Be a Doctor to Yourself

Lesson powerpoint here

  1. Bad coaching. Play clip from The Office of David Brent doing appraisals.
  2. Discuss with students what it is that he gets wrong in helping people achieve potential. Alternatively, postpone this clip to the end of the session and use it to see what they have learned.
  3. Listening exercises. Split group into pairs, A & B. Send B’s out of the room and ask to wait outside. Inform the A’s that whilst they are listening to their partner, every time their partner says something that evokes their “inner voice” i.e. they want to ask a question, makes them think about something etc, they put their hand up for 5 seconds then put it back down. Ask them to do this for the entire conversation – A’s are not allowed to interact with B’s, ask questions, affirm understanding etc; A’s remain silent. Next inform the B’s outside that they are to speak to A’s about something of interest, an experience, their last holiday anything positive that has happened to them in the last 6 months. They have 3 minutes to talk. Ask B’s back into the room, then allow 3 minutes of talking from B’s. At the end of the 3 minutes ask the B’s how they felt whilst talking to A, emotions evoked etc.
  4. Introduce the idea of listening blocks (on lesson powerpoint). Discuss which of them are familiar. Ask students what we can do to try to overcome listening blocks.
  5. Give students a topic to discuss. Ask one student to start talking about it. At various points say stop, at which point the next student in line must continue the last student’s sentence starting with their last few words. Once the group gets the hang of this, instead of following the same pattern, name who has to continue next part of the statement, forcing all students to listen closely to what everyone is saying instead of just the person before them.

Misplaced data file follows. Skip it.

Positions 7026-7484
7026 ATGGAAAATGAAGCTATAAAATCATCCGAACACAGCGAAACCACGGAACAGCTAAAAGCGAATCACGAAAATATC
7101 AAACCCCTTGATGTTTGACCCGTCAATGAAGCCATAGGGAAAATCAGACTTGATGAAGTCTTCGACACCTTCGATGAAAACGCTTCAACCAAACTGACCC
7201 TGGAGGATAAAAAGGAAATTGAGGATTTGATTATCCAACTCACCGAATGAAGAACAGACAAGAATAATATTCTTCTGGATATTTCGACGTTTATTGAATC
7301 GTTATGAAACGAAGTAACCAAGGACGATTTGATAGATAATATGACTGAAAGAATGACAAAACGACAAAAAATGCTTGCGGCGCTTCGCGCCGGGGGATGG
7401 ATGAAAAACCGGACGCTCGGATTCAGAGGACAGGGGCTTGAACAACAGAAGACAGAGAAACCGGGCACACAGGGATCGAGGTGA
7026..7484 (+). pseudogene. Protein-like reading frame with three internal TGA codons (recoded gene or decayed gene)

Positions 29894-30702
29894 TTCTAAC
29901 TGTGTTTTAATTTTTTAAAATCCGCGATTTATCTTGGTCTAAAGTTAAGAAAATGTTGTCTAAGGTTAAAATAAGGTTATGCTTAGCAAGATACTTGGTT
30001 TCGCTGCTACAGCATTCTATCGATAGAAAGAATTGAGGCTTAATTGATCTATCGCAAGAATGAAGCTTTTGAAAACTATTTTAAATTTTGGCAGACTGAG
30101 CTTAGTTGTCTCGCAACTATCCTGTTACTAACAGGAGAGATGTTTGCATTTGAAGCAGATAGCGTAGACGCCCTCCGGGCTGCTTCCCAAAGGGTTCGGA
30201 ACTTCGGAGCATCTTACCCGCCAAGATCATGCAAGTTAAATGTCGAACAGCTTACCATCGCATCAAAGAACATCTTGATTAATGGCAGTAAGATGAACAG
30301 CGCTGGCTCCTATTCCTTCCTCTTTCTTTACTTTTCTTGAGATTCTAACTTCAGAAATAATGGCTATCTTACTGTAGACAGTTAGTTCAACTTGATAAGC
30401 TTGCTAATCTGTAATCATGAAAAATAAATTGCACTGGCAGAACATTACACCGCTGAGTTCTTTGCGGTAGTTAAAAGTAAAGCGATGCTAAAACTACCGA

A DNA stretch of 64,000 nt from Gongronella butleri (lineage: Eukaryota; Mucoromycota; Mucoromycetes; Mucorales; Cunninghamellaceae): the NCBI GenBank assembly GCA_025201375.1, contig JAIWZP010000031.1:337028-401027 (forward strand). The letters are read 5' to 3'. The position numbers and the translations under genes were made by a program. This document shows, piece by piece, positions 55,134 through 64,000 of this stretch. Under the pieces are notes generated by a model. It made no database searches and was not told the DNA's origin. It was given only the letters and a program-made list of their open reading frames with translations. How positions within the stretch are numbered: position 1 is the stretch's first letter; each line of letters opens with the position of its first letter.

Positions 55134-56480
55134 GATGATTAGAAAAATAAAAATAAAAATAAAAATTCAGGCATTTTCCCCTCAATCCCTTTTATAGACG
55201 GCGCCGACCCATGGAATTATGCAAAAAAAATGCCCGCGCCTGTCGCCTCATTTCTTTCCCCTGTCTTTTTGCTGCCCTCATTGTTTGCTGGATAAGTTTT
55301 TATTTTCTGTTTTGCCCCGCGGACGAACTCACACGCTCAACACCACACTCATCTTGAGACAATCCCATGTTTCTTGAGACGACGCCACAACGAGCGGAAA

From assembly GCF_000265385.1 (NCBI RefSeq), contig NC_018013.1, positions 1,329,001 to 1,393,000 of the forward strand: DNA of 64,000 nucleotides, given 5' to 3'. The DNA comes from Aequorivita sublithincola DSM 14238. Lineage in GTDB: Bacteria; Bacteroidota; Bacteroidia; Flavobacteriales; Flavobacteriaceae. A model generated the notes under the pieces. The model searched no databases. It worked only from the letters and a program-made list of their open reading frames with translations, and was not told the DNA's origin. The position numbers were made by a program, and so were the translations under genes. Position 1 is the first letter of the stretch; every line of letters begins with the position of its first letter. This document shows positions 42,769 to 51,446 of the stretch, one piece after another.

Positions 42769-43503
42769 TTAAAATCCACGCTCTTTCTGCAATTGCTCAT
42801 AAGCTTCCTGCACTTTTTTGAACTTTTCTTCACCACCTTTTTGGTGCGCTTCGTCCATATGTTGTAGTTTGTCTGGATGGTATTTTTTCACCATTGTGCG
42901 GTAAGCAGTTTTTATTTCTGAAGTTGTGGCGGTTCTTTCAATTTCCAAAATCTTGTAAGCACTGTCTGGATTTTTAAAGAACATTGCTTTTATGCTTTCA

6. Discuss the importance of listening when coaching another person.
  7. Questioning exercises. Split students into pairs. Ask one of them to talk about their last holiday. The other person can only ask ‘why’ questions. Ask them to swap over. One person talks about their last holiday: the other person cannot ask why questions, only what, where, how, who, when.
  8. Discuss with students. Is there a difference between the two discussions? Do they know why?
  9. Coaching exercises. Ask students to identify something they would like to do differently or better. Perhaps use the wheel of life exercise to help. In pairs, ask one person to coach, the other to be coached. Using the prompts on the lesson powerpoint, get the students to work through the coaching process, paying particular attention to the questions ‘what are you going to do differently?’ and ‘how are you going to do it?’
  10. Discuss the process and also discuss how we can use it on our own to problem solve.